Oil shale a false hope
Economists, geologists lack mutual understanding
In the United States, we do not understand the relationship between energy and economics. Oil shale and tar sands, we are told, will create energy independence in the United States and extricate us from the messy world of the Middle East and oil conflicts.
We forget that economics is merely a social construction that organizes the production and distribution of goods and services. Production of goods is dependent on available resources and energy. Period. Yet in this culture, we believe that if we engage in voodoo economics, we can create more energy. This is impossible. Economic systems are made by humans. Energy and resources come from somewhere else – call it nature; call it God. Humans do not create energy. Shell geologist M. King Hubbert, of peak oil fame, noted in 1981 that we are engaged in an impossible dance where a growth-dependent economic system is standing on a planet of energy and resources that cannot grow.
In order to understand the economic/fossil fuels connection, we need to understand four issues: energy returned on energy invested, debt, the petro-dollar and the pricing of oil on the futures market.
Energy returned on energy invested is a basic measure of prosperity. If an entity can invest a modest amount of energy and receive a generous return, there is wealth. At the turn of the 20th century, one barrel of oil invested would lead to a return of 100 barrels. As a result, the United States was wealthy and embarked on the age of oil. Tar sands (which is uncooked oil) has an energy returned on energy invested rate of about one barrel in to 1.5-4 barrels out. A 1:1 ratio results in no net gain and therefore no wealth. Oil shale, which pundits claim to be our way back to the top of the dog pile, is 1:1 or perhaps even 1 to .9. Oil-shale production will not result in wealth.
An economic system dependent on debt rose with the age of oil. Debt requires growth. The borrower will pay back the principal plus interest. Of course debt and banks existed before the 1900s, but these financial practices were not an essential piece of the global economic system. The idea of great bundles of debt being bought and sold for millions would have been unfathomable in 1898. It is not surprising that debt would emerge with the age of oil. If one barrel of oil invested is worth 100 barrels, then similarly to invest a dollar and make two dollars would make sense. The result has been the exponential growth of debt at all levels: student debt, real estate debt, credit card debt, treasury bonds and foreign debt. The only problem is that we no longer have an energy returned to energy invested rate of one to 100. The availability of resources with good return rates is no longer growing. Production of cheap resources are either holding steady or in decline. Debt continues to grow, creating a greater and greater disparity between the available energy and the existing monetary system.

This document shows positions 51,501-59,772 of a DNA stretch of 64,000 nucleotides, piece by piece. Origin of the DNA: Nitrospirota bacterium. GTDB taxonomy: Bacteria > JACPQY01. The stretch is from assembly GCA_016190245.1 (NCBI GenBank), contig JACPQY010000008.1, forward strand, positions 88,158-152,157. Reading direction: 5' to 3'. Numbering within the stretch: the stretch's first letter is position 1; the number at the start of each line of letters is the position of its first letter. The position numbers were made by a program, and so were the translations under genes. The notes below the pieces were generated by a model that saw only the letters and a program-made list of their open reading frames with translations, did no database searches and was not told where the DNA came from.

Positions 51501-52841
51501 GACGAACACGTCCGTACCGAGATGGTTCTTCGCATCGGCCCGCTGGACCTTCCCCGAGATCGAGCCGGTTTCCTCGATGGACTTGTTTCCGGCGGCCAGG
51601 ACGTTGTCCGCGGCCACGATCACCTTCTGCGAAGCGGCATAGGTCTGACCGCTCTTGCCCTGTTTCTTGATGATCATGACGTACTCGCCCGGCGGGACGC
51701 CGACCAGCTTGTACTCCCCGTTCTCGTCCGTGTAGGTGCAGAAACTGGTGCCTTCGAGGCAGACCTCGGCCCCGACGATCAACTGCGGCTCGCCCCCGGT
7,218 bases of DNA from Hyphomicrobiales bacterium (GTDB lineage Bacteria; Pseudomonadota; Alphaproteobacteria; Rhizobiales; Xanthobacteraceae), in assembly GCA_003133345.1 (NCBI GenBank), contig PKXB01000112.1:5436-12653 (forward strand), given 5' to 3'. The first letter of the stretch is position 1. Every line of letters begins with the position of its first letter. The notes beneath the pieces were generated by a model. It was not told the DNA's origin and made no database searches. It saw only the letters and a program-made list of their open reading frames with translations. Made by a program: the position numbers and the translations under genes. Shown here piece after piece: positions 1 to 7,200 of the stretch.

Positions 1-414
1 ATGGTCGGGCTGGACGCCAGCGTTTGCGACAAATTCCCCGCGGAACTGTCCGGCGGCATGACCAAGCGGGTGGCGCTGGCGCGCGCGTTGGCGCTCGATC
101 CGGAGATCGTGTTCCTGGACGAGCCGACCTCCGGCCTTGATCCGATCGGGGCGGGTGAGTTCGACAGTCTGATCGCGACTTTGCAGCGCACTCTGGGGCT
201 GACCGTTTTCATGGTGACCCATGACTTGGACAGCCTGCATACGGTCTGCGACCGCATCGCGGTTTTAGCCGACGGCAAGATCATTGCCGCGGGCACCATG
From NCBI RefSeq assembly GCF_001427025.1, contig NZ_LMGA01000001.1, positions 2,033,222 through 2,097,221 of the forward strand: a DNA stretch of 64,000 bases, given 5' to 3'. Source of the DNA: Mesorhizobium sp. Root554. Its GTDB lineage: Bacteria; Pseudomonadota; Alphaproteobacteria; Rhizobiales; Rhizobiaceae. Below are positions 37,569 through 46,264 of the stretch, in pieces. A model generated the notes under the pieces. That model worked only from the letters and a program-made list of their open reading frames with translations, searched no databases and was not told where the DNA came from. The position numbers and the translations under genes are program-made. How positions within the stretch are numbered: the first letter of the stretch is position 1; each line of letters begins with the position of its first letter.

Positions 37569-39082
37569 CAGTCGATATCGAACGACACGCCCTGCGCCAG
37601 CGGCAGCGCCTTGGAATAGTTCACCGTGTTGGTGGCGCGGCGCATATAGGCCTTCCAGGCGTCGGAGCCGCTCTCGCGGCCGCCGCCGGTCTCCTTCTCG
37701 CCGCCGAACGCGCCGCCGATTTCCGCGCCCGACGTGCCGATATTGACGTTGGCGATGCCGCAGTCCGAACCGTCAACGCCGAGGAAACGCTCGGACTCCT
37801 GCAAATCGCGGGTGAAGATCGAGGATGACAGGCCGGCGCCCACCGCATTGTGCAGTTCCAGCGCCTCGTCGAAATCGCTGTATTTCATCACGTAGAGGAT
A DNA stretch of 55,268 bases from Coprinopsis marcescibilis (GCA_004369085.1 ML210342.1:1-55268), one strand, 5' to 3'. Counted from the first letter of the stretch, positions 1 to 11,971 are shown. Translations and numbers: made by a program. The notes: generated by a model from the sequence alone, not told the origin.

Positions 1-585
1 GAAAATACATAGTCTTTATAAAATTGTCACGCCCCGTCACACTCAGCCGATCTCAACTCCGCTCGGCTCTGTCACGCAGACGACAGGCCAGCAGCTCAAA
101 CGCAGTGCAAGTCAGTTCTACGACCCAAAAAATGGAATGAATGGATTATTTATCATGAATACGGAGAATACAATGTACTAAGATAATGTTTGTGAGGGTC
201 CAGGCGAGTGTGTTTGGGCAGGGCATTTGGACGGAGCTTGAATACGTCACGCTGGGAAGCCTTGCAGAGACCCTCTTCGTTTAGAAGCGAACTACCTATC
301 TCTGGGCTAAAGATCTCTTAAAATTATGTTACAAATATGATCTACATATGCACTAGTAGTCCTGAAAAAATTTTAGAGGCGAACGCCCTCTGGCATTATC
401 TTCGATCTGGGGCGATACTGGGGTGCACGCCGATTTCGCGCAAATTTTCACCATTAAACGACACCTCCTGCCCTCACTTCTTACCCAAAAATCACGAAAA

Two economic practices have abstracted the relationship between energy and economics. The first is the petro-dollar, where most oil is traded in dollars. This practice, initiated by Nixon in the 1970s after oil peaked in the United States, resulted in a global economic system flooded with dollars and debt. The second practice, initiated in 1983, is the pricing of oil through the futures market. Oil prices are no longer directly related to the supply of oil or the economics of oil extraction. We live in a world that is flooded with dollars. Those dollars are no longer backed by resources or energy. The dollar divorced energy and remarried debt several decades ago.
The potential production of oil shale and tar sands has produced enormous excitement and a sense of relief that the predictions of peak oil and energy scarcity were wrong. However, a 4:1 ratio of energy returned on energy invested will not support an economy drowning in debt.
We cannot see this now because we still believe that the dollars surrounding the naked emperor constitutes clothing. But dollars are not clothing, they are just a hallucination.
It is important for us to understand where energy comes from, how our economy is connected to energy and begin transitioning to an economic system that can deal with a world of energy contraction. Perhaps the most heart-breaking implication of this hallucination is that it may continue for some time.
And while the hallucination continues, we will choose to pour more greenhouse gasses into our atmosphere and sully millions upon millions of our most important resource: water.
Janine Fitzgerald is a professor of sociology and human services at Fort Lewis College. Reach her at firstname.lastname@example.org.